To maximize synergy, a co-creative group should include participants who understand the problem from all the relevant perspectives. The more complex the problem, the greater the number and diversity of stakeholders who should be included in the process. A broader range of perspectives and ways of thinking allows for a richer and more comprehensive analysis of the problem, as well as more innovative solutions that address more of the underlying factors.

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 Doctor, Don't Give Up on Me! Should a Doctor Decide When a Patient Has Had Enough Care?

 Doctor, Don't Give Up on Me! Should a Doctor Decide When a Patient Has Had Enough Care? | Co-creation in health | Scoop.it

What makes physicians unique in our society is that they deal in matters of life and death, with a mission to save lives.

But when, if ever, should this mission wind down? Should a doctor back off from aggressive medical care when patients appear to be nearing death's door? Who should make this decision? The doctor? The patient? The patient's family, if the patient isn't able to? Society, because providing "heroic" care consumes costly—and finite—resources that might be more rationally or humanely used elsewhere?

 

What if a patient does not have—or has even explicitly refused—a do-not-resuscitate (DNR) order, even though he may be in his 80s and immobilized by, say, a stroke, or she may appear to be in a persistently vegetative state? Should the doctor overrule the patient's or the family's wishes to prolong the patient's life on the basis the doctor's views about the remaining value of that life—or lack of it?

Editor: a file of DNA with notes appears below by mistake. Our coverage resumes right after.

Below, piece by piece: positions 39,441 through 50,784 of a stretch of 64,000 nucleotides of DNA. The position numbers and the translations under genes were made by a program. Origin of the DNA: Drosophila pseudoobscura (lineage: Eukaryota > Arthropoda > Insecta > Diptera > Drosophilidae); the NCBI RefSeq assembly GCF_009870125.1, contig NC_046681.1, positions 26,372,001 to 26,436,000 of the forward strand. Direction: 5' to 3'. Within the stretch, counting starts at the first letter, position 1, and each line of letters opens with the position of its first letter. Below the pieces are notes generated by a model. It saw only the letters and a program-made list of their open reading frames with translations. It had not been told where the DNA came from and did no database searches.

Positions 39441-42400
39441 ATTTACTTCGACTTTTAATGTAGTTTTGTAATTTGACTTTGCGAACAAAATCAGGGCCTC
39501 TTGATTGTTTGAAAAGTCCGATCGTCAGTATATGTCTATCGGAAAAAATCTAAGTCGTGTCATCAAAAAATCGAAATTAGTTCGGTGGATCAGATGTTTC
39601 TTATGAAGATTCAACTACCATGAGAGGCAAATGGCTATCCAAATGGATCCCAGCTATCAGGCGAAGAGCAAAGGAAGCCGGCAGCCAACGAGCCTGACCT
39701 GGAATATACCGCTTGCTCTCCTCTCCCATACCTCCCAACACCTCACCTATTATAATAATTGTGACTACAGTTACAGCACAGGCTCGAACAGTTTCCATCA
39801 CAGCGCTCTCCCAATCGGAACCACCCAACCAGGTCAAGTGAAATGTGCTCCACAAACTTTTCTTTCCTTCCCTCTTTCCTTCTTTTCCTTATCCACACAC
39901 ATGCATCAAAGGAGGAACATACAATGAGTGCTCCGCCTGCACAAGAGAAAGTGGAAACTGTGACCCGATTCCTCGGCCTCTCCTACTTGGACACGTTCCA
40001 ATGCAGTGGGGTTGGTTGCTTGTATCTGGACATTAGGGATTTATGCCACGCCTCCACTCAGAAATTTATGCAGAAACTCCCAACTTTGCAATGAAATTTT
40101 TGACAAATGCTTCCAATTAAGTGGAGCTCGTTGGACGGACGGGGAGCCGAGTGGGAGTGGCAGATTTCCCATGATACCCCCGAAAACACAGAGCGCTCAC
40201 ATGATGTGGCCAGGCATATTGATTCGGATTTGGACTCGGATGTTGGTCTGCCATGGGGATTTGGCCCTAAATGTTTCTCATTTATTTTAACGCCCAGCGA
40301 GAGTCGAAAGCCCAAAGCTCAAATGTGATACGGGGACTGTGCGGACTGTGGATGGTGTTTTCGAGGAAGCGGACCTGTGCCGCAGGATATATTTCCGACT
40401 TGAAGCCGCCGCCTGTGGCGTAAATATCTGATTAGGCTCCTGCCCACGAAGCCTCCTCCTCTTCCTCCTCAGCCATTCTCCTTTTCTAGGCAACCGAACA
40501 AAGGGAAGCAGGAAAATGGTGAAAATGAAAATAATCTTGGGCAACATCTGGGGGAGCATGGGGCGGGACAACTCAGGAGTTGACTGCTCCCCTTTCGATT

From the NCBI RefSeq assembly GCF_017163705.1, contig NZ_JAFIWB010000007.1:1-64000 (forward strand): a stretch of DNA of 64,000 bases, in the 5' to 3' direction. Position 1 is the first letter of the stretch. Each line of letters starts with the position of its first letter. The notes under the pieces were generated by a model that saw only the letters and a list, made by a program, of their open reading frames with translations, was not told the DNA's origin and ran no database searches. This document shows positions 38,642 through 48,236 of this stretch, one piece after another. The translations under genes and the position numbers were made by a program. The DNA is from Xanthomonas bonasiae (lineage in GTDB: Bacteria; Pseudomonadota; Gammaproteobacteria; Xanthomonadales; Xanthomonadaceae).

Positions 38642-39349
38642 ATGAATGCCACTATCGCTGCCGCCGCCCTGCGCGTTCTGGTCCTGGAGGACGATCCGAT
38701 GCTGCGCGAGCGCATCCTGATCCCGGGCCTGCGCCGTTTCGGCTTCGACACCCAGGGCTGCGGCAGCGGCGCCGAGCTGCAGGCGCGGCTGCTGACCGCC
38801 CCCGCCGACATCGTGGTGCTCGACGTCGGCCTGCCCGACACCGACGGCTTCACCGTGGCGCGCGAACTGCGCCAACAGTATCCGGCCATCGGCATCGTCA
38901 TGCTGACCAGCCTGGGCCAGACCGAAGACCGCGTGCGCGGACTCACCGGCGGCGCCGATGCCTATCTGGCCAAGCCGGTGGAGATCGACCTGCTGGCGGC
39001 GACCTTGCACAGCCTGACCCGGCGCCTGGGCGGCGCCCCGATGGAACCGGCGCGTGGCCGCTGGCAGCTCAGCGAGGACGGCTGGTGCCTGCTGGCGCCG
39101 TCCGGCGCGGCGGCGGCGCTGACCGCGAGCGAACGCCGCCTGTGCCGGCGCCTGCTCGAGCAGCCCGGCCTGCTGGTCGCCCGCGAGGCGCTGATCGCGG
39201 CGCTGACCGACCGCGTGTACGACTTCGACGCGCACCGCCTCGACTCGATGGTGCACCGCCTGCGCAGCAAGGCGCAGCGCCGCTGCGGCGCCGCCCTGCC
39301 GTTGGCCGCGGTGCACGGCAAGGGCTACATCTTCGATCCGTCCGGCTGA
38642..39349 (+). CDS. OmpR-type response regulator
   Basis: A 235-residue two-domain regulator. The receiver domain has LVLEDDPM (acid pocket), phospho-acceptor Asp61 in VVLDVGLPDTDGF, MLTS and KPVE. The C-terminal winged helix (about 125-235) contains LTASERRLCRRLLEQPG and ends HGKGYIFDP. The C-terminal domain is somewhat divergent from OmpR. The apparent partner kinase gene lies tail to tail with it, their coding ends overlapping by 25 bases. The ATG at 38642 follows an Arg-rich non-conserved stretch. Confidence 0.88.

A recent Medscape article explored the ethical, philosophical, legal, and economic implications of such difficult issues. It pointed out that although many doctors today believe they are overtreating patients at the brink of death, a significant minority of patients don't want their doctors to give up on them, and sometimes they are not as near the end as their doctors initially thought.

The article cited several cases—a woman in her 80s in cardiac arrest, an infant with severe hematoma, and a young man on life support after a totally debilitating stroke—who were given terminal prognoses but whose families refused to give up on them, and who not only survived their ordeals but then thrived.